# Tuning Random Forests Hyperparameters with Binary Search Part II: max_depth

#### Code snippet corner is back! Tune the max_depth parameter in for a Random Forests classifier in scikit-learn in Python

Continued from here

Notebook for this post is here

Binary search code itself is here

`max_depth` is an interesting parameter.  While `n_estimators` has a tradeoff between speed & score, `max_depth` has the possibility of improving both.  By limiting the depth of your trees, you can reduce overfitting.

Unfortunately, deciding on upper & lower bounds is less than straightforward.  It'll depend on your dataset.  Luckily, I found a post on StackOverflow that had a link to a blog post that had a promising methodology.

First, we build a tree with default arguments and fit it to our data.

``````import pandas as pd

from sklearn.metrics import precision_recall_curve
from sklearn.metrics import auc
from sklearn.ensemble import RandomForestClassifier

X, y = data.data, data.target

rfArgs = {"random_state": 0,
"n_jobs": -1,
"class_weight": "balanced",
"n_estimators": 18,
"oob_score": True}

clf = RandomForestClassifier(**rfArgs)
clf.fit(X, y)``````

Now, let's see how deep the trees get when we don't impose any sort of `max_depth`. We'll use the code from that wonderful blog post to crawl our Random Forest, and get the height of every tree.

``````#From here: https://aysent.github.io/2015/11/08/random-forest-leaf-visualization.html
def leaf_depths(tree, node_id = 0):

'''
tree.children_left and tree.children_right store ids
of left and right chidren of a given node
'''
left_child = tree.children_left[node_id]
right_child = tree.children_right[node_id]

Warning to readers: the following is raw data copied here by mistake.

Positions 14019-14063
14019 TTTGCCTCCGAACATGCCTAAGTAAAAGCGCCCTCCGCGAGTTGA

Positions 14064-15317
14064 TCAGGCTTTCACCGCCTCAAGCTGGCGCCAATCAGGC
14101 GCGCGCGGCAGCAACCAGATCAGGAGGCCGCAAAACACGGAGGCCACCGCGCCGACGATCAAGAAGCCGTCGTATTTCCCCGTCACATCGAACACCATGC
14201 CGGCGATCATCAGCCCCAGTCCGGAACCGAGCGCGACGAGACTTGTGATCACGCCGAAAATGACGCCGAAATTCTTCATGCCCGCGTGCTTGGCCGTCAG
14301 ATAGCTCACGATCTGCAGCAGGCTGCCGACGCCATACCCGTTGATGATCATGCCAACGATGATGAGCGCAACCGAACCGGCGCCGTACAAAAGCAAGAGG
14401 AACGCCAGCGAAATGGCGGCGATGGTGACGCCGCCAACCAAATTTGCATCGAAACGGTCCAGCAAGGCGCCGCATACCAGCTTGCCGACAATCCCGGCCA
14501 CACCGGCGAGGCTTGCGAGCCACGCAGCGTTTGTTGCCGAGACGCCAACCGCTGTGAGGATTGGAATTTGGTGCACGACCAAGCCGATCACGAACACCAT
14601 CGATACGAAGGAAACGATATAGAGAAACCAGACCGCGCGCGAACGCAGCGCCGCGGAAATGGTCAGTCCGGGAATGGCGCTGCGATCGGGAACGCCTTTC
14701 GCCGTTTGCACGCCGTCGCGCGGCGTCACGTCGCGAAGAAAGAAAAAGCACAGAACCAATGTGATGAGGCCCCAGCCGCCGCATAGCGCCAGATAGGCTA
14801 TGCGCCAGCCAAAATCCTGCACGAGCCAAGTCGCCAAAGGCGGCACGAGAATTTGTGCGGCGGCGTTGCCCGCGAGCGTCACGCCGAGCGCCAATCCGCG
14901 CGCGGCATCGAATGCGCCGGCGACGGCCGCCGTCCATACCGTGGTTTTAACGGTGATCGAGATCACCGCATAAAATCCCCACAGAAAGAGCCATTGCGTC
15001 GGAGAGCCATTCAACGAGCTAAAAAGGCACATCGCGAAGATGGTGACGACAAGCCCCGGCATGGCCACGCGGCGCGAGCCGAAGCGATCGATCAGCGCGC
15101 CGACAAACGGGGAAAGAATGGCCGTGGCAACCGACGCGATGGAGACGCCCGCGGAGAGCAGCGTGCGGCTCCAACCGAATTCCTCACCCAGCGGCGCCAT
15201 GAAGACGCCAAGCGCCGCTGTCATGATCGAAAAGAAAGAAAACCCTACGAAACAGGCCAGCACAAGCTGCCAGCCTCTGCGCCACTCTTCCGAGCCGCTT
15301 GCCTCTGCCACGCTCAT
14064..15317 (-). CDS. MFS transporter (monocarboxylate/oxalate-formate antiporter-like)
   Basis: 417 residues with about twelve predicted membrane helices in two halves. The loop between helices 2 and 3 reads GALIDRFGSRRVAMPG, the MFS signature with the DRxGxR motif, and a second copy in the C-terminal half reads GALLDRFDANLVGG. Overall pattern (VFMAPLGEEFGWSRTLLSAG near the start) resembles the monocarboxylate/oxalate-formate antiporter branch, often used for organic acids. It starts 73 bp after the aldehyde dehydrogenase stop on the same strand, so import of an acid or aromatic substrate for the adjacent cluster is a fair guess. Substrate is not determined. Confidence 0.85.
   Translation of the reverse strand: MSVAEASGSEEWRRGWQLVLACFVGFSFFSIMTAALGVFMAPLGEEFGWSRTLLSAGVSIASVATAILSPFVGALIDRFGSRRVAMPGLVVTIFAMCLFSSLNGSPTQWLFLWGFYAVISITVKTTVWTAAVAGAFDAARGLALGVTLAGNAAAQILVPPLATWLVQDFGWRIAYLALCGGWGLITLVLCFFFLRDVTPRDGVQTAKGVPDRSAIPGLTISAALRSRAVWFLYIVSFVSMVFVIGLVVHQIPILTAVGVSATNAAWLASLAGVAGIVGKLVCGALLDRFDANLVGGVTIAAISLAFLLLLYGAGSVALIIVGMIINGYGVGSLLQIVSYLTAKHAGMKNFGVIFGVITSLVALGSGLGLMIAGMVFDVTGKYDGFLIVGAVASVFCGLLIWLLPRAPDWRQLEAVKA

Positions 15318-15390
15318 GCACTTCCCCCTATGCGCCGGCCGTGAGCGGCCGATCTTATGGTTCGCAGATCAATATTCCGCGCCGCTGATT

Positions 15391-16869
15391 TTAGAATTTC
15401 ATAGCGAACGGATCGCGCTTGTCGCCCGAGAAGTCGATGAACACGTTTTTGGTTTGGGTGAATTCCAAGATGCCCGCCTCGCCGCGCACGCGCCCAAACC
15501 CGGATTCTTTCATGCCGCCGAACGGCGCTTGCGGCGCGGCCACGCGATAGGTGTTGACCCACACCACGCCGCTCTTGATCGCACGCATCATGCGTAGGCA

'''
If a given node is terminal,
both left and right children are set to _tree.TREE_LEAF
'''
if left_child == _tree.TREE_LEAF:

'''
Set depth of terminal nodes to 0
'''
depths = np.array([0])
else:
'''
Get depths of left and right children and
increment them by 1
'''
left_depths = leaf_depths(tree, left_child) + 1
right_depths = leaf_depths(tree, right_child) + 1

depths = np.append(left_depths, right_depths)

return depths

allDepths = [leaf_depths(estimator.tree_)
for estimator in clf.estimators_]

np.hstack(allDepths).min()
#> 2
np.hstack(allDepths).max()
#> 9``````

We'll be searching between 2 and 9!

Let's bring back our old make a helper function to easily return scores.

``````def getForestAccuracy(X, y, kwargs):
clf = RandomForestClassifier(**kwargs)
clf.fit(X, y)
y_pred = clf.oob_decision_function_[:, 1]
precision, recall, _ = precision_recall_curve(y, y_pred)
return auc(recall, precision)``````
``````max_depth = bgs.compareValsBaseCase(X,
y,
getForestAccuracy,
rfArgs,
"max_depth",
0,
2,
9)
bgs.showTimeScoreChartAndGraph(max_depth, html=True)``````
max_depth score time
2 0.987707 0.145360
9 0.987029 0.147563
6 0.986247 0.140514
4 0.968316 0.140164

max_depth score time scoreTimeRatio
2 1.051571 0.837377 0.175986
9 1.016649 1.135158 0.103478
6 0.976311 0.182516 1.000000
4 0.051571 0.135158 0.000000

So, for our purposes, 9 will function as our baseline since that was the biggest depth that it built with default arguments.

Looks like a `max_depth` of 2 has a slightly higher score than 9, and is slightly faster!  Interestingly, it's slightly slower than  4 or 6.  Not sure why that is.

Center of the Universe Website
Super villain in somebody's action hero movie. Experienced a radioactive freak accident at a young age, which rendered him part-snake and strangely adept at Python.
Center of the Universe

Super villain in somebody's action hero movie. Experienced a radioactive freak accident at a young age, which rendered him part-snake and strangely adept at Python.